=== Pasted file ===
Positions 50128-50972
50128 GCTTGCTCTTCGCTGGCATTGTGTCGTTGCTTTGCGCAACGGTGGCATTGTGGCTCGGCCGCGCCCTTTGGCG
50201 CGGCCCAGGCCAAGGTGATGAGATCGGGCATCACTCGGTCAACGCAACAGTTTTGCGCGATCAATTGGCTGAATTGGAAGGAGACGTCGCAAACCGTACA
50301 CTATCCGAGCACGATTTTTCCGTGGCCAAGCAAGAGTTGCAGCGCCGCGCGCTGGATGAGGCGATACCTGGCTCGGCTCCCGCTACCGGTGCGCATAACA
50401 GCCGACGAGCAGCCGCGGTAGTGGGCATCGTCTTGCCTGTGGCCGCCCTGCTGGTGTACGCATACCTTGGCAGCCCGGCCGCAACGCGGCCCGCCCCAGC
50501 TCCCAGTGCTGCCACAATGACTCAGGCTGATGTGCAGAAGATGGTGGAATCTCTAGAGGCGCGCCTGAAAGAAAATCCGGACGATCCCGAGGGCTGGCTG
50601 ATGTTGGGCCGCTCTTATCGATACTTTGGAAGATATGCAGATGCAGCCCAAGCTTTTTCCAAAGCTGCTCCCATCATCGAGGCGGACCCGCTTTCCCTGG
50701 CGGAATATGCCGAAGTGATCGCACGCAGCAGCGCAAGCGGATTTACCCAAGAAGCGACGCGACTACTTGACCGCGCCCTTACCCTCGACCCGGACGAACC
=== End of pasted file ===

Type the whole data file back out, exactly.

Positions 50128-50972
50128 GCTTGCTCTTCGCTGGCATTGTGTCGTTGCTTTGCGCAACGGTGGCATTGTGGCTCGGCCGCGCCCTTTGGCG
50201 CGGCCCAGGCCAAGGTGATGAGATCGGGCATCACTCGGTCAACGCAACAGTTTTGCGCGATCAATTGGCTGAATTGGAAGGAGACGTCGCAAACCGTACA
50301 CTATCCGAGCACGATTTTTCCGTGGCCAAGCAAGAGTTGCAGCGCCGCGCGCTGGATGAGGCGATACCTGGCTCGGCTCCCGCTACCGGTGCGCATAACA
50401 GCCGACGAGCAGCCGCGGTAGTGGGCATCGTCTTGCCTGTGGCCGCCCTGCTGGTGTACGCATACCTTGGCAGCCCGGCCGCAACGCGGCCCGCCCCAGC
50501 TCCCAGTGCTGCCACAATGACTCAGGCTGATGTGCAGAAGATGGTGGAATCTCTAGAGGCGCGCCTGAAAGAAAATCCGGACGATCCCGAGGGCTGGCTG
50601 ATGTTGGGCCGCTCTTATCGATACTTTGGAAGATATGCAGATGCAGCCCAAGCTTTTTCCAAAGCTGCTCCCATCATCGAGGCGGACCCGCTTTCCCTGG
50701 CGGAATATGCCGAAGTGATCGCACGCAGCAGCGCAAGCGGATTTACCCAAGAAGCGACGCGACTACTTGACCGCGCCCTTACCCTCGACCCGGACGAACC